Commuters plying the Ikorodu-Shagamu road are losing sleep over the worsening state of the road, which is not only affecting their health, but also their livelihoods.
To many Nigerians, it has become distant memory that the 25km Shagamu-Ogijo-Mosinmi-Ikorodu Road was the first major highway that linked Lagos State, the commercial nerve of the nation, to other states and West Africa countries.
The road was constructed in 1962 by the Western Region government, before the Lagos-Ibadan Expressway was built but today, the same road, which is an alternative route to Lagos, besides the busy Lagos-Ibadan Expressway, remains a shadow of itself. The road is now littered with potholes and gullies, making residents and road users endure pain navigating through it, especially after any drop of rainfall.
The Shagamu-Ogijo-Mosinmi-Ikorodu road could be best described as a death trap, where many have died, property worth billions of naira destroyed and several man hours wasted in traumatic traffic, all due to its deplorable state. A larger part of the road is generally overtaken with flood due to its poor drainage system.
Those who spoke with The Guardian described it as death trap saying: "The distance between Ita-oluwo to Ikorodu should not be more than 15 minutes but for the bad roads, one has to travel about one hour. On many occasions, we resort to taking motorcycle, thereby risking our lives in the midst of traffic jams mainly caused by the failed portions of the road."
Nonso Chibuzo, is one of those motorists that has a share of the bitter tale experience on the road. He said: "I ply the Ikorodu-Ogijo road daily for daily upkeep but I usually spend the money I realise on repairing my Okada daily. We carry people for N250 during rush hour and N500 when it rains heavily. But when the rain falls, the road becomes almost impassable. I have fallen into the gutter before when I sustained some injury on the leg with the passenger I carried that day. If the road is fixed, it will ease our business for us.
He added that commuters usually complain bitterly about hike in fare but there is little we can do about that. The touts also have a fair share of the money we realise too. Pain relieve drugs is the only thing that help me sleep at night because of how bad the road is.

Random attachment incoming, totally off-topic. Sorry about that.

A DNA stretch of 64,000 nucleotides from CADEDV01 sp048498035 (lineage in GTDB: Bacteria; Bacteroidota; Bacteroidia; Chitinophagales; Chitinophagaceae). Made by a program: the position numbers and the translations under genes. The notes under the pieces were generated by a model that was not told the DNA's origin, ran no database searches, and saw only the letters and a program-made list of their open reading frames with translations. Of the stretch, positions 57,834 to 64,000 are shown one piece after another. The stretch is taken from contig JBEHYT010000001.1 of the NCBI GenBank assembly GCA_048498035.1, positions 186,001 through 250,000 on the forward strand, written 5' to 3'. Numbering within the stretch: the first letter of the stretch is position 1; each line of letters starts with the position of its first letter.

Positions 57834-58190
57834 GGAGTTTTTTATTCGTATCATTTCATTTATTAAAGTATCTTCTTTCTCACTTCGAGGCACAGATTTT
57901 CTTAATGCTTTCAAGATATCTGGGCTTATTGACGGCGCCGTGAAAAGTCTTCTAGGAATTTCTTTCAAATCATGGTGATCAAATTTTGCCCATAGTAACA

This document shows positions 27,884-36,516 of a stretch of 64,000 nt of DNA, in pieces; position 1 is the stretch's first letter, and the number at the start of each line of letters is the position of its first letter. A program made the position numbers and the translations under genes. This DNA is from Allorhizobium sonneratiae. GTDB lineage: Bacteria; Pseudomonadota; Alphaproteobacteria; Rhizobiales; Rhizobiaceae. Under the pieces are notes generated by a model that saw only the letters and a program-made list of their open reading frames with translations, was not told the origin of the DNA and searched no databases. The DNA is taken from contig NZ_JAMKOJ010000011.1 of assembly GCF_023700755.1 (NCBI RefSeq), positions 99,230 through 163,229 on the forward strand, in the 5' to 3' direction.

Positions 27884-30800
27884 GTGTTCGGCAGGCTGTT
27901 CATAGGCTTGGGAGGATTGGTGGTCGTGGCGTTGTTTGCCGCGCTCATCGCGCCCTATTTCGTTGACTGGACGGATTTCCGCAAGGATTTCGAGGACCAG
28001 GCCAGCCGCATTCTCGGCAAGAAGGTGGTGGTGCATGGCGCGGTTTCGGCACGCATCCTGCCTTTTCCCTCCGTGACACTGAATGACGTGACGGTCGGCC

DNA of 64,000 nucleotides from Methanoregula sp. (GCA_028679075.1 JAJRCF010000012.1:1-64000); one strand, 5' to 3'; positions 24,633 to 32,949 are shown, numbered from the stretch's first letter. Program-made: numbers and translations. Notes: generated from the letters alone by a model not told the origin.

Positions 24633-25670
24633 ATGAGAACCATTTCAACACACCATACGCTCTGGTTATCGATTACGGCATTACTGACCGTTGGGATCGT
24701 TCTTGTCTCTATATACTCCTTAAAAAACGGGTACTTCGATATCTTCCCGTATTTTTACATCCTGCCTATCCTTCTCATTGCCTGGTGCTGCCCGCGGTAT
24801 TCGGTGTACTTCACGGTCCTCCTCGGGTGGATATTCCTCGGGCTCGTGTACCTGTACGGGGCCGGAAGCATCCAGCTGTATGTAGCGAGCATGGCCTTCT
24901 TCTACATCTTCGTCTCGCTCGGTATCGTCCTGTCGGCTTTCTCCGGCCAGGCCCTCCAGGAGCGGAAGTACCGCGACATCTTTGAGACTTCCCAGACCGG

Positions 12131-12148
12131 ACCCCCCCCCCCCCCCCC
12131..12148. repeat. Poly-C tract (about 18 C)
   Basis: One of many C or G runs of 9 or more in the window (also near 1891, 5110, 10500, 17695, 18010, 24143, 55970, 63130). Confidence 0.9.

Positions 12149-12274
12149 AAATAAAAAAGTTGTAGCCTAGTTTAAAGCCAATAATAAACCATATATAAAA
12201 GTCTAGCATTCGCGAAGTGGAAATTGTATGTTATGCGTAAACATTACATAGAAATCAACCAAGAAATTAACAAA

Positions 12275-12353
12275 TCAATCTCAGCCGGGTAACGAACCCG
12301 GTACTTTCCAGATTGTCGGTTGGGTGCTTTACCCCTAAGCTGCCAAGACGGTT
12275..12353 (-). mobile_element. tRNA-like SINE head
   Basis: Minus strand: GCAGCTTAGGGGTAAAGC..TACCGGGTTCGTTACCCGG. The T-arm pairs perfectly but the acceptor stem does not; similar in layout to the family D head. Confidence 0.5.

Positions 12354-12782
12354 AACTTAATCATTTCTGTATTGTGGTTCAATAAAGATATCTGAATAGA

The road plays host to some federal and state institutions, which include the 174 Battalion Army Barracks, Lagos State Polytechnic, Federal Road Safety Corp (FRSC), Lagos State Traffic Management Authority (LASTMA), Vehicle Inspection Office (VIO), Lagos State Farm Estate, Lagos Waste to Wealth Fertilizer Company, Larfarge Cement Company, and Nigerian National Petroleum Corporation (NNPC) among others.
Private companies like PZ Cussons, Monarch Steel, Super Engineering, Spintex Mill, Phoenix, amongst others are also located on the route, which explains the density of human and vehicular movement on the road.
Describing another portion of the road, which a commuter referred to as 'the most dreadful part', is the steep between Sawmill and Lagos State Polytechnic, a commercial bus driver, Adewole Ishola, said: "This portion of the road is known to be a death trap especially for heavy duty vehicles, which sometimes somersault to the roadside or abruptly stop while going up the hill. These vehicles sometimes reverse and collide with oncoming vehicles. We see accidents on this part of the road weekly; something must be done quickly to avert further loss of lives and goods".